BRETT REVINGTON: I've had the opportunity to have the perspective from many facets of the industry, from ownership, race office, judge, track management, and again from the regulatory side. Speaking from the track management side, it's the daily challenge of trying to move the needle when it comes to wagering. That what really motivates me. Fortunately I had success at increasing handle numbers at Red Shores on PEI and Pompano in Florida. The team at Pompano and I often discuss the mandatory payout night we had from 2015. We had a carryover of roughly $210,000 late in the season where horse supply was minimal. We managed to put together a large cheap claiming race and that evening they wagered over $1.1 million of new money into that pool. The team was pretty pumped up about that. Gabe Prewitt does a tremendous job and has continued with the blueprint put in place, and the wager has continued to be strong in South Florida. But aside from that, I've really enjoyed the relationships you develop over the years with staff and participants.

In a perfect world I would love to see...

MURIELLE THOMASSIN: I would love to see racetracks working together more. For example, doing free publicity in between our own races to promote an upcoming event another track will be having soon. Little Brown Jug or OSS Gold Super Finals... Put it this way, I help you and you help me when my big race day is coming, kind of deal. I believe that united, our sport will survive for a long time

PAUL RYNEVELD: I think this would be industry-wide: more owners, more horses. If you got more owners, then people would breed more horses, because there would be a market for it. I'm pleased to see they are looking at these standardized rules; on the medication side, one of the things that is advantageous in my opinion is that the CPMA has the same regulations across Canada, whereas in the States, every state has its own regulations and so it gets confusing, especially for a horseman or bettor to figure that out. I am a full advocate of having a standardized rule book that would apply across Canada, so there's no guesswork-this is the way it is, whether you're racing in here in Alberta or you go to Ontario or Charlottetown, it's the same. That will inspire confidence in bettors. I'd love to see gambling get with the times-I look at the history of horse racing in North America and that whole period around the 1900s when it was abolished because of corruption with bookmaking and that. There's still fear about bookmaking or exchange wagering or any of these things, but it's based on the past. My thing is that if a person could come to Century Downs and get fixed odds on a horse, handle would increase. I would have to be proven wrong on that before I would ever change my mind.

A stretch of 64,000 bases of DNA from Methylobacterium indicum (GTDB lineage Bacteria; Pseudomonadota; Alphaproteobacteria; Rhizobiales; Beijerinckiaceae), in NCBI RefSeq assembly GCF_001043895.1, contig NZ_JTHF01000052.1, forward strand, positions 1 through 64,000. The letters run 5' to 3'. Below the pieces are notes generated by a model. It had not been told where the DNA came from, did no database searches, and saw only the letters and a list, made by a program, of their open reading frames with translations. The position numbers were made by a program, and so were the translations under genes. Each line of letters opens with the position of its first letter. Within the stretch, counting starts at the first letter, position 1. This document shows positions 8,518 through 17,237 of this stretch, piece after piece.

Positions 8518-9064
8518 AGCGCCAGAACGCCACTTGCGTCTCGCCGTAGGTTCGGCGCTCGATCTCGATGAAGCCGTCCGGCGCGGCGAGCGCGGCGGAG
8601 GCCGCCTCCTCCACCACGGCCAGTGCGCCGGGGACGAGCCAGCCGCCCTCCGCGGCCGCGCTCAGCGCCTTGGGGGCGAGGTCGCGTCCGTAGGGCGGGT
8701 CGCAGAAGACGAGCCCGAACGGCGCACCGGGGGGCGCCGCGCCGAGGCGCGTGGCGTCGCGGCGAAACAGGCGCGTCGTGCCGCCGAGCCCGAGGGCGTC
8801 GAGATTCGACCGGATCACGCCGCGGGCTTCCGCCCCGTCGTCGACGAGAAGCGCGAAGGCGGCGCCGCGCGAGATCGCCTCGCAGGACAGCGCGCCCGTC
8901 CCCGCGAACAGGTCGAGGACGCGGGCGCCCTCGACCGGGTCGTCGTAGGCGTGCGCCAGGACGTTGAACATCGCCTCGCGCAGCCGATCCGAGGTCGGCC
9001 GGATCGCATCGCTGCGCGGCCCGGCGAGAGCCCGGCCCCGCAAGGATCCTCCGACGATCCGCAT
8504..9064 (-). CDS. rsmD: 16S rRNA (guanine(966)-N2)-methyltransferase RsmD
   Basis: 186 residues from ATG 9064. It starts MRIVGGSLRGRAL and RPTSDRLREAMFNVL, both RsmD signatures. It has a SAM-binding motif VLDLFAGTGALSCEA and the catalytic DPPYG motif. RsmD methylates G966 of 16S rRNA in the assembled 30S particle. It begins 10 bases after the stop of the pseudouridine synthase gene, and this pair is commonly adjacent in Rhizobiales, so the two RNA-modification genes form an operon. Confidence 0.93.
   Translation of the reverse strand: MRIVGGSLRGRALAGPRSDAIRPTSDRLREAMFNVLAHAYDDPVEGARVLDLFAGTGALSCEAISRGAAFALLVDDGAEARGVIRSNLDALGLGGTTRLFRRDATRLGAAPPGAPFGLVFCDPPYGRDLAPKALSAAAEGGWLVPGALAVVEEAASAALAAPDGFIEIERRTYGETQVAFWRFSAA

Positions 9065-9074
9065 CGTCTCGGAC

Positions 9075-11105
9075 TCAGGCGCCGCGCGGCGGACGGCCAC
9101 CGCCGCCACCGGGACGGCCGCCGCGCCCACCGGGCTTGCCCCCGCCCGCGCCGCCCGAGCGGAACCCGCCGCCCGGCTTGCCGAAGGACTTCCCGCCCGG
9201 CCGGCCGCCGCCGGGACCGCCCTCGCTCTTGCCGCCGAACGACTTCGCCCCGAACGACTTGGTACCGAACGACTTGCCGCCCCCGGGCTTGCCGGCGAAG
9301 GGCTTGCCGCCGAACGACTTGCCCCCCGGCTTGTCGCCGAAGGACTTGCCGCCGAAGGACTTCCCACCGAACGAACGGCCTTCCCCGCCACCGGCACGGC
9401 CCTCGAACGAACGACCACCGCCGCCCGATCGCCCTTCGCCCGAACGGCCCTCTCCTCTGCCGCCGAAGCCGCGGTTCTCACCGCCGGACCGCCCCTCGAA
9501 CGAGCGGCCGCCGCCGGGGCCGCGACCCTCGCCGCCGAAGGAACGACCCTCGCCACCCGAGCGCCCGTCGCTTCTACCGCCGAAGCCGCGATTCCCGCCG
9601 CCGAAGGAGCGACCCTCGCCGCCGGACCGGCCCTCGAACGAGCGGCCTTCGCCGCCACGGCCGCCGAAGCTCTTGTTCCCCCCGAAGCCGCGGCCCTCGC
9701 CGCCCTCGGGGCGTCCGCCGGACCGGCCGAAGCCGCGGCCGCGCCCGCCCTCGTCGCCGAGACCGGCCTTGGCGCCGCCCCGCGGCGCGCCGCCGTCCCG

JESSICA BUCKLEY: In a perfect world, I would love to see thousands of millennials engaged in fractional ownership, so they can experience the thrill of being a horse owner and aspire to own more racehorses in the future. In a perfect world, I would love to see an integrated lottery product with OLG that directly supports horseracing and engages the gaming customer in our racing product.

BRETT REVINGTON: "I would like to see a group of tracks come to an agreement to lower takeout rates and make a commitment of two to three years to give the initiative a fair chance. At the same time, the same group of tracks also make a commitment to schedule post times to help eliminate the drag. Schedule 'off' times to where each track would have their own two or three minute window where they would be the focus of the patrons. Co-ordinated race calendars would be nice to see as well, to help maximize horse supply for all involved. Also, universal rules would be great to see, along with medication guidelines that would be breed-specific for Standardbreds.